How honey companies are dealing with colony collapse disorder.
It's a tough time for the honey business. The North American honeybee has been decimated by an epidemic known as colony collapse disorder. "It's like death by a thousand cuts," says Ted Dennard, CEO of the specialty honeymaker Savannah Bee Company. The crisis is just the latest in a series of bee die-offs. In the mid-1980s, a parasite called the vampire mite was the culprit. In the 1990s, it was a South African beetle.
Figures from the Department of Agriculture show bee colony losses of about 30 percent for each of the past two years. Colony reductions along the East Coast, the section of the country in which Savannah Bee sources its signature tupelo honey, have been described by researchers as "alarming."
Still, small companies like Savannah Bee are coping. To mitigate losses, Dennard's suppliers have been doing more "splits," a technique in which beekeepers divide their strongest hives in two and introduce another queen. That seems to be working for now. Savannah Bee's honey supply has remained steady, and sales are up this year. The problem is that scientists have no idea how long the epidemic will last or how severe it will become. "You have to hit this from as many fronts as you can," says Dennard. "It's a constant battle against nature."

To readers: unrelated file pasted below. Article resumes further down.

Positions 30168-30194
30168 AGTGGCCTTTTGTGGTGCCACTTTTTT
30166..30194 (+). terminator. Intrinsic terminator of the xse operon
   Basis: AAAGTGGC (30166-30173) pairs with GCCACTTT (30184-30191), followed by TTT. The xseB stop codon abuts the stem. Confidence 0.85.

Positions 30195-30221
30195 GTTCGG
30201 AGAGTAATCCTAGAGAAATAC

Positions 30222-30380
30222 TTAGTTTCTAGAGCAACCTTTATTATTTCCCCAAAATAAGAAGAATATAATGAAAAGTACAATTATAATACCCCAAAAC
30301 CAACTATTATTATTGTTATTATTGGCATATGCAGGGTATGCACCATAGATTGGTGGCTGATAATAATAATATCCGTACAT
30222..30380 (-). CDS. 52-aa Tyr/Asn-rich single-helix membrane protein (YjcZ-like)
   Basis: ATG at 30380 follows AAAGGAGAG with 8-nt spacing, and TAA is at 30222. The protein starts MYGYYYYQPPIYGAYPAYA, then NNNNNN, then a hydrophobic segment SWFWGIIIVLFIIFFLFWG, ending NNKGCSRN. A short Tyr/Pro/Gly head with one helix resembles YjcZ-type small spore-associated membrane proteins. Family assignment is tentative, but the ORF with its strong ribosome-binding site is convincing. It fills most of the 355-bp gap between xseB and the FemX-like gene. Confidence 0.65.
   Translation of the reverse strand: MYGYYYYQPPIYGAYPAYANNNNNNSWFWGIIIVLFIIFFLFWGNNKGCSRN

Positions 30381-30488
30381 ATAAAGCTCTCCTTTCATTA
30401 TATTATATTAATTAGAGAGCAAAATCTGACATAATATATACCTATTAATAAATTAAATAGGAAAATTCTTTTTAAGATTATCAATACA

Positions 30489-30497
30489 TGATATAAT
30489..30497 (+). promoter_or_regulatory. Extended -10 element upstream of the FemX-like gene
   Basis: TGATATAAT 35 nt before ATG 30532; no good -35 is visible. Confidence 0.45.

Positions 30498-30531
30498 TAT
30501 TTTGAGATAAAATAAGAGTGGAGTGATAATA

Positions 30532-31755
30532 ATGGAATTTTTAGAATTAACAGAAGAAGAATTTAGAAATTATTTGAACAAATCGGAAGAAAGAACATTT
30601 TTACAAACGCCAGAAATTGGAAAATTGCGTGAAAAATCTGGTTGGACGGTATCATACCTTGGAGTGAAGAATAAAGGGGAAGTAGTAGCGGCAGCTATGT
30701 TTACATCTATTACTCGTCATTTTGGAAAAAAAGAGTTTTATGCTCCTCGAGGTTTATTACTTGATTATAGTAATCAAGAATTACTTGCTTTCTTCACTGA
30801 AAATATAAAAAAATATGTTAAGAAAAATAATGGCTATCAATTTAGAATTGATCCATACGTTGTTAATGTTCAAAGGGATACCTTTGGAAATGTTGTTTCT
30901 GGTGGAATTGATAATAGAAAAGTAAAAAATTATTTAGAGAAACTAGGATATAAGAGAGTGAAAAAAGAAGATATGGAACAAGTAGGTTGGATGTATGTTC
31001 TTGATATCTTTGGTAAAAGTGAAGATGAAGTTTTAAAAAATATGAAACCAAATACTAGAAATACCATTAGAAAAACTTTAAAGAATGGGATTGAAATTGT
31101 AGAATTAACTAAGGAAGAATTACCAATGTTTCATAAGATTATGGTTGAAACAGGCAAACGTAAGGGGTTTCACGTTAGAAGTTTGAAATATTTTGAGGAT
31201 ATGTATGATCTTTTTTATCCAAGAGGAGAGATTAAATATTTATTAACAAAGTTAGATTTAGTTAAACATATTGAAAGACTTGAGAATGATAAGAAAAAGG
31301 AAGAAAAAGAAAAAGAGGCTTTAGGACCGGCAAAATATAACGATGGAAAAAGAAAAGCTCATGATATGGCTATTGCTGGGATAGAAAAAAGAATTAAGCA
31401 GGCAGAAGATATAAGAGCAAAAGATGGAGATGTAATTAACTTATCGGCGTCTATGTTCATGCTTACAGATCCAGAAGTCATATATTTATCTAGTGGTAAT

Staff editor KASEY WEHRUM has written for Inc. magazine on subjects ranging from the businesses behind professional bull riding to gadget inventor and father of the infomercial, Ron Popeil. His work has appeared in the New York Times, Worth, Budget Travel, and on MSNBC.com. He lives in Brooklyn.